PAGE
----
> It just surprises me that there isn't a neater way around this, as
    > Python seems to encapsulate most everything else in a simple way.


    It's fairly rare for a module to contain only one entity of
    interest to importers. (StringIO is unusual in this respect.)

    Since you're coming from a Java background, you might try thinking
    of modules as analogous to leaf-level Java packages. For example,
    where Java has
    java/
    util/
    LinkedList.java
    AbstractList.java
    # etc.
    Python would have
    java/
    __init__.py # to make java a package; probably just has docstring
    util.py # contains classes LinkedList, AbstractList, etc.

    --
    Steven Taschuk
    "Our analysis begins with two outrageous benchmarks."
    -- "Implementation strategies for continuations", Clinger et al.
     
    Steven Taschuk, Jul 1, 2003
    #5
  6. "michael" wrote:

    > Both of the above seem to overcomplicate the syntax. Of the two,
    > I prefer the second, but I'm sure I've read on c.l.py that the from.
    > import.. version is not a preferred way of doing things.


    "from ... import *" is usually a bad idea.

    "from SomeClass import SomeClass" is an excellent idea.

    more here:

    http://effbot.org/zone/import-confusion.htm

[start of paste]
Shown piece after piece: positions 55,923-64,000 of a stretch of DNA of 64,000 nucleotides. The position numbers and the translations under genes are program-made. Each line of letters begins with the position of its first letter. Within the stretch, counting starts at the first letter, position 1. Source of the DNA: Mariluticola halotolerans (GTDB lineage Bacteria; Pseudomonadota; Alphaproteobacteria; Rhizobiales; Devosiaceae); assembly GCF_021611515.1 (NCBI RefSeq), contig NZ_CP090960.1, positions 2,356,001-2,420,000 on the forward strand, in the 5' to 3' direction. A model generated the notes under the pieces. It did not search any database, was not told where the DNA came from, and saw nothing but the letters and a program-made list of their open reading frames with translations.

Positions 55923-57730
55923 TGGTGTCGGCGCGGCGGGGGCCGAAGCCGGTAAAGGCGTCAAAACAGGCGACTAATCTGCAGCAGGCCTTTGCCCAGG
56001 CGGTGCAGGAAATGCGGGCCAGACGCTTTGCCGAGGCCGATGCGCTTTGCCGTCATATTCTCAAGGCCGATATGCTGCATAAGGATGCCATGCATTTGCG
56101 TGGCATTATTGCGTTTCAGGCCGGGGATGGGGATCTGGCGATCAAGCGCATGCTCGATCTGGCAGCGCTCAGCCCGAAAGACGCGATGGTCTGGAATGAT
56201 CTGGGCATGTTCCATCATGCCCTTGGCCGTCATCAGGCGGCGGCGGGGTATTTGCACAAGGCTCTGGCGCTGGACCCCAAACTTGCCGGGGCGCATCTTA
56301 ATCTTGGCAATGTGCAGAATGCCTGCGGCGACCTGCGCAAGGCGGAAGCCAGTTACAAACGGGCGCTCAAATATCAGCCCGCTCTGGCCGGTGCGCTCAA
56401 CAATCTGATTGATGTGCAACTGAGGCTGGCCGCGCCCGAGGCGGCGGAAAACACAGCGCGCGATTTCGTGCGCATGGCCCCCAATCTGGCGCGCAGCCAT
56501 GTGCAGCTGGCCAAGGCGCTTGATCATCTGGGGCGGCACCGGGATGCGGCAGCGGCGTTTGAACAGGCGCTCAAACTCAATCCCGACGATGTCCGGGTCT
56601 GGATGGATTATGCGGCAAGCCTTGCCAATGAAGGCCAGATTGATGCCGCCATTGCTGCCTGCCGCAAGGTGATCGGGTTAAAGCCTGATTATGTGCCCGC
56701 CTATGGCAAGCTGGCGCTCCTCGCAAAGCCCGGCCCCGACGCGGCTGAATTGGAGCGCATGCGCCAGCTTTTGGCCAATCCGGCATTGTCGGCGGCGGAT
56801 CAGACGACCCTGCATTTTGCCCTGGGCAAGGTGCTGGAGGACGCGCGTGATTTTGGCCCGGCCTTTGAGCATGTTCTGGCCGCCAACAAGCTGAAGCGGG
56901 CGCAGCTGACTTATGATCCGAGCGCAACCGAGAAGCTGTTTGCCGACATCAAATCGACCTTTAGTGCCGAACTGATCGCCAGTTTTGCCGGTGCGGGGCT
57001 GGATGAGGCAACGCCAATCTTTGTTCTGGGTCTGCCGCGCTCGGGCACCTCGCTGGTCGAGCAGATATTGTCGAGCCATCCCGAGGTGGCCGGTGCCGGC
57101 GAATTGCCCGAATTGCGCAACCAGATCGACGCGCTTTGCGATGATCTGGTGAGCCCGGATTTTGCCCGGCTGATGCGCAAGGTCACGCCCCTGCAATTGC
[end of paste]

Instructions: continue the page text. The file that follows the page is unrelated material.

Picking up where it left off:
</F>
     
    Fredrik Lundh, Jul 1, 2003
    #6
  7. michael

    Hans Nowak Guest

    michael wrote:

    > Both of the above seem to overcomplicate the syntax. Of the two, I
    > prefer the second, but I'm sure I've read on c.l.py that the
    > from..import.. version is not a preferred way of doing things.
    >
    > Is there no way to write a class, such that the statement:
    >
    > import MyClass
    >
    > would dynamically import the MyClass class from MyClass.py ?
    >
    > It just surprises me that there isn't a neater way around this, as
    > Python seems to encapsulate most everything else in a simple way.


    Not sure if this is what you're after, but:

    >>> def importobj(name):

    mod = __import__(name)
    obj = getattr(mod, name)
    globals()[name] = obj

    # import the StringIO object from the StringIO module
    >>> importobj('StringIO')


    # is it in the global namespace? yes:
    >>> dir()

    ['StringIO', '__builtins__', '__doc__', '__name__', 'importobj']

    Putting something into globals() is a bit of a kludge, though. You're probably
    better off using from x import x.

    Cheers,
     
    Hans Nowak, Jul 3, 2003
    #7